No projects were announced with the news but as Q-Games’ latest title, The Tomorrow Children, nears completion Baiyon will most likely be fully involved in whatever comes next. Today I also learned that we’ve got loads of Baiyon coverage right here at OSV! Patrick dedicated a whole week to him back in 2012 so if you’re interested in what might come next from Q-Games, have a look at some of our fine featured posts.
What would you like to see Baiyon and Q-Games do next? The studio has been all over the place from top-down racers to side-on shooters, tower defense and soup capitalism simulators. How about a MOBA?
Brave Wave has officially cast their spotlight on another legendary video game composer having launched pre-orders for Terra Magica from Saori Kobayashi. The 12-track album is a wholly original creation that fans of her work on Panzer Dragoon Saga and Orta will surely appreciate. A “love letter to her fans”, the album doesn’t accompany a new Panzer Dragoon game but the sound and artwork invites listeners to envision their own dream sequel.
Adding to the Dragoon vibe are a slew of collaborators on the album including Eri Ito and Yumiko Takahashi who provided vocals for Orta, Saga and Suikoden 2. Bringing new flavors to Kobayashi’s familiar Dragoon sound are guitarist Takahiro Izutani and Castlevania composer, Michiru Yamane. Even the cover harkens back to Panzer Dragoon having been designed by series illustrator, Manabu Kusunoki.
You can sample two tracks from Terra Magica right now (both of which I’ve had looping all morning) or pre-order a digital or physical copy. Both will be released on April 13th with the digital album going for $13 and the limited edition CD at $16. The CD version is limited to 500 copies and features liner notes from Kobayashi, most of the collaborators and even Panzer Dragoon series director, Yukio Futatsugi.
That Dragon, Cancer is described by it’s creators as an immersive narrative video game that retells Joel Green’s 4-year fight against cancer through about two hours of poetic, imaginative gameplay that explores faith, hope and love.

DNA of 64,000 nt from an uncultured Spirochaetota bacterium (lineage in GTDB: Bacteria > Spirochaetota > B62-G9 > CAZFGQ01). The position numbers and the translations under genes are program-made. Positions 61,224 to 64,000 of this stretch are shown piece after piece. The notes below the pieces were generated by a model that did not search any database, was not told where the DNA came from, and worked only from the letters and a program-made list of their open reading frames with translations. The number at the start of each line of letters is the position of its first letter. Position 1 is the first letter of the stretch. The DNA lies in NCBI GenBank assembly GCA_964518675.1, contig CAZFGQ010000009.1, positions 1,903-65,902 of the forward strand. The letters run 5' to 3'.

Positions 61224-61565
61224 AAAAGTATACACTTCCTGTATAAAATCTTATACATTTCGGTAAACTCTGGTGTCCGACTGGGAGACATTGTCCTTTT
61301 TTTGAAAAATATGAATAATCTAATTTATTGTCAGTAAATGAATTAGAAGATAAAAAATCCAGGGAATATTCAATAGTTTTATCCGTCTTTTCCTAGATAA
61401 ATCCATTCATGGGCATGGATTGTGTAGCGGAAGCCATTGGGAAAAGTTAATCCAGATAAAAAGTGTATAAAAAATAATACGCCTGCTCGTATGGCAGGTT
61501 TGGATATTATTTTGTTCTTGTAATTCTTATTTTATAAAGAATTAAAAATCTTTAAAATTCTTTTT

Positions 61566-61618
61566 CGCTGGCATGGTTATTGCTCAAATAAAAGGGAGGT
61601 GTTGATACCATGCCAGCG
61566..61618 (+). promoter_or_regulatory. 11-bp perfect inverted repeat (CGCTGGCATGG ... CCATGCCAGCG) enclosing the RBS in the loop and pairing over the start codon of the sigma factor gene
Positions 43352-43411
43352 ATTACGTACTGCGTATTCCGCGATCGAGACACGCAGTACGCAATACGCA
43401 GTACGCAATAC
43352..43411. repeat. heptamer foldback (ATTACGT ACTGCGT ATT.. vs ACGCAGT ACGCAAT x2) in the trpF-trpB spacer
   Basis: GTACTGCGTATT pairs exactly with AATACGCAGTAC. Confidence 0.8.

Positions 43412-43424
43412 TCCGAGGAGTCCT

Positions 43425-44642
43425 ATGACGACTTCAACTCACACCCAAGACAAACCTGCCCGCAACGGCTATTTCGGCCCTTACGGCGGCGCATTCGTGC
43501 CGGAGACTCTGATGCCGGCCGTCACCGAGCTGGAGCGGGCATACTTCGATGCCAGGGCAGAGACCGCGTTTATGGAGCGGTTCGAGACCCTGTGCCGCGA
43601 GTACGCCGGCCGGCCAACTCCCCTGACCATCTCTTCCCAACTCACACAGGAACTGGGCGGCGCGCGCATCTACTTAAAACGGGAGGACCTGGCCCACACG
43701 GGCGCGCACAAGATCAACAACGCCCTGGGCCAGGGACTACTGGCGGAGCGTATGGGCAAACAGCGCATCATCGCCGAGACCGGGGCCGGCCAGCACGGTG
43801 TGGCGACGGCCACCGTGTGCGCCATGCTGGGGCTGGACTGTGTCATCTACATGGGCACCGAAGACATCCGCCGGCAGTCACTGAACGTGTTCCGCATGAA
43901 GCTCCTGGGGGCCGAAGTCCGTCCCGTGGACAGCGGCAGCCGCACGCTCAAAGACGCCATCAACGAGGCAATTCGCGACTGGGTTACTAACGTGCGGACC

I have not played the game but have read several reviews about the experience including a very detailed account of the game by Wired magazine in their article titled “A Father, a Dying Son, and the Quest to Make the Most Profound Videogame Ever” which you can read here. Since learning that the soundtrack was available I had to listen to it. Read on for my review of the game’s music.
Shift by WASD is a metal album that is a solid tribute to early PC era video games. WASD is an obvious reference to keyboard shortcuts. For me listening to the album took me back to a time that I had long forgotten about, the age of 3 and 1/2 inch floppy bootdisks, and 4X to 8X CD-Rom drives. The band’s mantra is “Console games are dead. Long live the personal computer.” If you grew up with early PC games, this is an album you will appreciate.
So come take the trip down PC game memory lane with my review of the album.
The Blake Robinson Synthetic Orchestra has just released the soundtrack to Portal Knights. Portal Knights is now available on Steam Early Access and is an action-packed crafting adventure across dozens of sandbox islands connected by ancient portals.
I have been a huge fan of the Blake Robinson’s work ever since the release of the Super Metroid Symphony and my personal favorite, The Chrono Trigger Symphony. His work on Portal Knights is nothing short of excellent and features an exceptional orchestral sound. You can sample the soundtrack above and watch the trailer to the game below.
Have you played Portal Knights? What do you think about the music?